In other words, inferential questions require us to question why the author phrased words in the way he or she did (CHALLENGE THE AUTHOR), or why the characters in the story do what they do (QUESTION THE CHARACTERS). Let's take an example. In HK paper Q16, we are asked why the author underlined the word "claiming".
(CHALLENGE THE AUTHOR) We must instantly ask ourselves why did he not use other words, like "proposing" or "theorising" or "suggesting". These alternatives have a positive feel about the ideas being proposed, whereas "claiming" has a negative feel. What does this negative feel then tell us about how the author views the ideas by Lowell?
One good answer is that the author is not convinced by the ideas given by Lowell.
Inaccurate answers include "The author feels that the ideas are not valid/ true". This is unacceptable, because the word "claim" can be used for statements that are true as well. For example, "Scientists from Australian National University recently claimed to have discovered the elusive element number 117". This statement is true, but the use of the word "claimed" tells us the attitude of the writer. Compare the sentence now with "Scientists from Australian National University recently reported the discovery of the elusive element number 117".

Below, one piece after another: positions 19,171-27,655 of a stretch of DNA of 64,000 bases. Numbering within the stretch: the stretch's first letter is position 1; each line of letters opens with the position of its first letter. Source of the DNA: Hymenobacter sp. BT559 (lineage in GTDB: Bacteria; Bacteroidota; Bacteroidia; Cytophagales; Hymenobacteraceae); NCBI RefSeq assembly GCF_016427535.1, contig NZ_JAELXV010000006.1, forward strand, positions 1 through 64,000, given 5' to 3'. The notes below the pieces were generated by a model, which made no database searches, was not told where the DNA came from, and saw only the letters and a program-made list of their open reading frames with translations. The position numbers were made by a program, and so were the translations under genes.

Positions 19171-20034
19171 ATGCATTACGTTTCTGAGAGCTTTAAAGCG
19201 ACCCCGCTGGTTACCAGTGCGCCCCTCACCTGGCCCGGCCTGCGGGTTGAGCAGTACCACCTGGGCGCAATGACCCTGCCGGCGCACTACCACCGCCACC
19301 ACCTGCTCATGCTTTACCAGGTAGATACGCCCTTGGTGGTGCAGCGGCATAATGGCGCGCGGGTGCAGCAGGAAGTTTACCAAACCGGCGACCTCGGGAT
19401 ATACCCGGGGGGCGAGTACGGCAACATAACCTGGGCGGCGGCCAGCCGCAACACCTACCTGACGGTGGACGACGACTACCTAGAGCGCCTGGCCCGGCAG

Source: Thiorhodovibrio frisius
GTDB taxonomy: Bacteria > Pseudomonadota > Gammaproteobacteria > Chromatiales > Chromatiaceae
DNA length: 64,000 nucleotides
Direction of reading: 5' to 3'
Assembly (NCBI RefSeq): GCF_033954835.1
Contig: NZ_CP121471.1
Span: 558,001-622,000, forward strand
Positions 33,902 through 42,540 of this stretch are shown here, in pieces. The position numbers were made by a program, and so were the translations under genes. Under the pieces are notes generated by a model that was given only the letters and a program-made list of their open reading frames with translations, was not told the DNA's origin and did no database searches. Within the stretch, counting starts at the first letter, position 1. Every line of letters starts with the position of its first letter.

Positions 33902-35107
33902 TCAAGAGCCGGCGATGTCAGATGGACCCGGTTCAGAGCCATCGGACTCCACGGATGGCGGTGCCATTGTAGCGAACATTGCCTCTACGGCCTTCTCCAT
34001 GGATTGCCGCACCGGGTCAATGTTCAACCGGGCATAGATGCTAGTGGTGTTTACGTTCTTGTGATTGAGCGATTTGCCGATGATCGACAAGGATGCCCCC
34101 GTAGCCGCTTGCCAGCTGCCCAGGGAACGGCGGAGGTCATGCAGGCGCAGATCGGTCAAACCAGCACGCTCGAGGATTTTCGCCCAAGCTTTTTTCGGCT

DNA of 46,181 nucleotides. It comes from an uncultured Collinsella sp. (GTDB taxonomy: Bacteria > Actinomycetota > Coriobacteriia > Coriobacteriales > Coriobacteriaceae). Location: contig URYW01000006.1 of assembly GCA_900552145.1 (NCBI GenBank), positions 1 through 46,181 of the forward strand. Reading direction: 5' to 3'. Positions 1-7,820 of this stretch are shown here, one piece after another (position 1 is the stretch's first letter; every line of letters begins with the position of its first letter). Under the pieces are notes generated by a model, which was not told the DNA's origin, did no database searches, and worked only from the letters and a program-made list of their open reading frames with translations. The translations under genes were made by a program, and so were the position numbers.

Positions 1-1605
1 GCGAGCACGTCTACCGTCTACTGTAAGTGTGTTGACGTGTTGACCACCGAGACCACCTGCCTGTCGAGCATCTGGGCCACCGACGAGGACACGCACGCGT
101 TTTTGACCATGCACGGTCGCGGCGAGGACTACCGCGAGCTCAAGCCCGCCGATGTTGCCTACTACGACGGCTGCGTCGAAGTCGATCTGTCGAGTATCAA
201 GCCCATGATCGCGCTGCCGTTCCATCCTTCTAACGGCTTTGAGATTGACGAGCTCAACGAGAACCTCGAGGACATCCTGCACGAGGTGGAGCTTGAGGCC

Now let's look at HK paper Q6ii. In this question, we are asked to suggest a reason for why Jack moved in the manner he did. (QUESTION THE CHARACTERS) Jack was moving in a stealthy manner, and you know that the entire text was on him being on a food hunt. If he is hunting, should he be noisy and announce his arrival to the entire forest? Can he afford to do so if his prey is near? Therefore, an accurate inference would be that he did not wish to alert his prey to his presence. Inaccurate answers include "Jack was hiding from predators". This is erroneous, because he is the predator in the entire text, and, in a lion-like manner, he approached his prey cautiously. This mistake indicates poor understanding of the text.
Do raise any question on inferential skills here, and we will look at it as a class!